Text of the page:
But the Zero Mercury Campaign, an organization created to pressure New England state governments to fulfill their commitment to eliminate mercury emissions, maintains that 50 percent of mercury in water comes from dental amalgams. Some of that flows out of dentists’ offices; the rest is excreted in human waste. And the Bar Harbor Times reports that an average of one to two pounds of mercury flows every year from each of the 600 Maine dental offices. That adds up to 600 to 1200 pounds of mercury entering Maine’s wastewater.

One gram of mercury is all it takes to contaminate a lake the size of a football field, making fish unsafe for human consumption.

When I asked Dr. Zajkowski to explain how it is that mercury amalgams are considered to be a pollutant in the water but not in the mouth, he replied, "Just because I’m calling it a pollutant doesn’t mean that it’s a toxic substance." He likened it to dropping a titanium plate from a broken jaw, or a gold crown, into a lake. Litter. "Because we know the state is very environmentally conscious we supported that [amalgam separator legislation]. Even though it probably won’t make a difference in the environment at all."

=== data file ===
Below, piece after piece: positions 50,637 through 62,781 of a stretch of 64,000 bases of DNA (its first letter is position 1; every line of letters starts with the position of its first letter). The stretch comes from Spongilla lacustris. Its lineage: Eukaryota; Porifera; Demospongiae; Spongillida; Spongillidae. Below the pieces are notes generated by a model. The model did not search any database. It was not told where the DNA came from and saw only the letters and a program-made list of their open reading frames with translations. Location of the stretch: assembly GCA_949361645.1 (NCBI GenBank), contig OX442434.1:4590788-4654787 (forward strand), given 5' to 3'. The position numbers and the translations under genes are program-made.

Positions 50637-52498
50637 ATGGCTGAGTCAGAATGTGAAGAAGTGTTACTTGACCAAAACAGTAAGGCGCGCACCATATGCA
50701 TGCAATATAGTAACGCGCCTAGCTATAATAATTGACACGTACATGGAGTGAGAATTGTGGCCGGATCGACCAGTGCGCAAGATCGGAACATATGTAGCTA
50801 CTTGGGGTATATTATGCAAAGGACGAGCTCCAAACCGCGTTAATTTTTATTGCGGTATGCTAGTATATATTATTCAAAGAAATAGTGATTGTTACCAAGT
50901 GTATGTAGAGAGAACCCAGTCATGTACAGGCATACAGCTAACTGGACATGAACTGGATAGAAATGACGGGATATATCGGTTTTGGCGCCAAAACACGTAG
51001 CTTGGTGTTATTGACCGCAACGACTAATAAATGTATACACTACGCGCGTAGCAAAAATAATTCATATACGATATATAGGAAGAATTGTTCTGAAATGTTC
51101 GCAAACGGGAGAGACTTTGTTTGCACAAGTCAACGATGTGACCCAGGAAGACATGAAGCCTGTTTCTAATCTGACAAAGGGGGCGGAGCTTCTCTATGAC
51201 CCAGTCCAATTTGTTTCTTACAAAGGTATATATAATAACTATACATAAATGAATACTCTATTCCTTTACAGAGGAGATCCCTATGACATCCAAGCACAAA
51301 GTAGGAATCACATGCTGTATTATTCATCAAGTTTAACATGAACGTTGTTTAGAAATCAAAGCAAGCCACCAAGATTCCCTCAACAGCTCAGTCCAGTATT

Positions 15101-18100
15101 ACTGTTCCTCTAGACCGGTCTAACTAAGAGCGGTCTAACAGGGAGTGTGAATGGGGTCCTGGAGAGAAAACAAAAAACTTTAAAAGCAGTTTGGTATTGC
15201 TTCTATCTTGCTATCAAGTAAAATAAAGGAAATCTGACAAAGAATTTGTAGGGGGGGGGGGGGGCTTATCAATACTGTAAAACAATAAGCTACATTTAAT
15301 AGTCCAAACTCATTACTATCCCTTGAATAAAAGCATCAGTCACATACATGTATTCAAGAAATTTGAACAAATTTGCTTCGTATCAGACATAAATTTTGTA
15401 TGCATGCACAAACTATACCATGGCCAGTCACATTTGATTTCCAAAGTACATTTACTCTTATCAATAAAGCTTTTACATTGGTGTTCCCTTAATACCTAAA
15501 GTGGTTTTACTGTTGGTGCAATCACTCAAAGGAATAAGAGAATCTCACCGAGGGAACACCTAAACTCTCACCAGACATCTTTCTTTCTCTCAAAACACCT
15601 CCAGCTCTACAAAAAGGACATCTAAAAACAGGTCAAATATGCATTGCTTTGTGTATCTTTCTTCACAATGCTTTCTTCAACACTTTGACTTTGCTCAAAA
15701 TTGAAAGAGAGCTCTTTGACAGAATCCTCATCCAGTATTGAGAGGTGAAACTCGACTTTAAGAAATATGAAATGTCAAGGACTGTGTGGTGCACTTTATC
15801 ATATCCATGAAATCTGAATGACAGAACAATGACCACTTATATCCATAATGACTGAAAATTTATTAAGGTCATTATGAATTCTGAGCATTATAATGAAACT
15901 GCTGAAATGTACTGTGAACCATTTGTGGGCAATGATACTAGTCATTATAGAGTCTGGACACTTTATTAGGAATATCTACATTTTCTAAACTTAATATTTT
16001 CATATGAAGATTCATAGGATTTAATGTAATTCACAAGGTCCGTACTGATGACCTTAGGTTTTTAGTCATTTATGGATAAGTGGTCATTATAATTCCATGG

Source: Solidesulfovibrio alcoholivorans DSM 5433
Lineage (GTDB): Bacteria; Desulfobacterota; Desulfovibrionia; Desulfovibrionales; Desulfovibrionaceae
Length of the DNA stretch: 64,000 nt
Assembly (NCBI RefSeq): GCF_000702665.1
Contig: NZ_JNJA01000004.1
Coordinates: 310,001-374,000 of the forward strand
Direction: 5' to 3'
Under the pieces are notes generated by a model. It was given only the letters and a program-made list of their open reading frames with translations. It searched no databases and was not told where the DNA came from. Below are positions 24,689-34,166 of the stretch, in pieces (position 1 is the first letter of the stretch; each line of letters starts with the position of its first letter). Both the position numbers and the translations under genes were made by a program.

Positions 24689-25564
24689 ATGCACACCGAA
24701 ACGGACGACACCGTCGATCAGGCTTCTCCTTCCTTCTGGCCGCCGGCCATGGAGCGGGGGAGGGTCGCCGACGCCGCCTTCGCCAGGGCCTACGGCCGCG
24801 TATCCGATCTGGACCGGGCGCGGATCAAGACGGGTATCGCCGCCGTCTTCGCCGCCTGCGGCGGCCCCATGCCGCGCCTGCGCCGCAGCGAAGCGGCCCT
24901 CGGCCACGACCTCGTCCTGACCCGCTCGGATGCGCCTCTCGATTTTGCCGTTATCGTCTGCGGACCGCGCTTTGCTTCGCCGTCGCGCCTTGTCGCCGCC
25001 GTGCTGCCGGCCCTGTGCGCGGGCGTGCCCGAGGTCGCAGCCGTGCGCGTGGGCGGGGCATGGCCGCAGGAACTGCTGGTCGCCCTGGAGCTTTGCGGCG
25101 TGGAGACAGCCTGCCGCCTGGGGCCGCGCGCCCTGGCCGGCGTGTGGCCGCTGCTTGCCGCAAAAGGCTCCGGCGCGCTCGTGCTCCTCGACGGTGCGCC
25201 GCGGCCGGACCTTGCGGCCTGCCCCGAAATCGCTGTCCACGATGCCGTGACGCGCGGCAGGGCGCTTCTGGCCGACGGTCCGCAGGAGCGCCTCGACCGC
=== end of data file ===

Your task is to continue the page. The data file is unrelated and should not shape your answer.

While Dr. Zajkowski and the ADA assert that mercury amalgam is not a toxic substance, directions for use provided by Dispersalloy, an amalgam manufacturer, direct dentists to store amalgam scrap "in well sealed containers." And "Dental Mercury Hygiene Recommendations" provided by the ADA Council on Scientific Affairs, printed in the Journal of the American Dental Association (JADA), state that "amalgam scrap should not be stored in water."

Cronin, of DAMS, puts it bluntly: "In essence our mouths are mini–toxic dump sites . . . If it’s bad for the environment, it’s bad for us."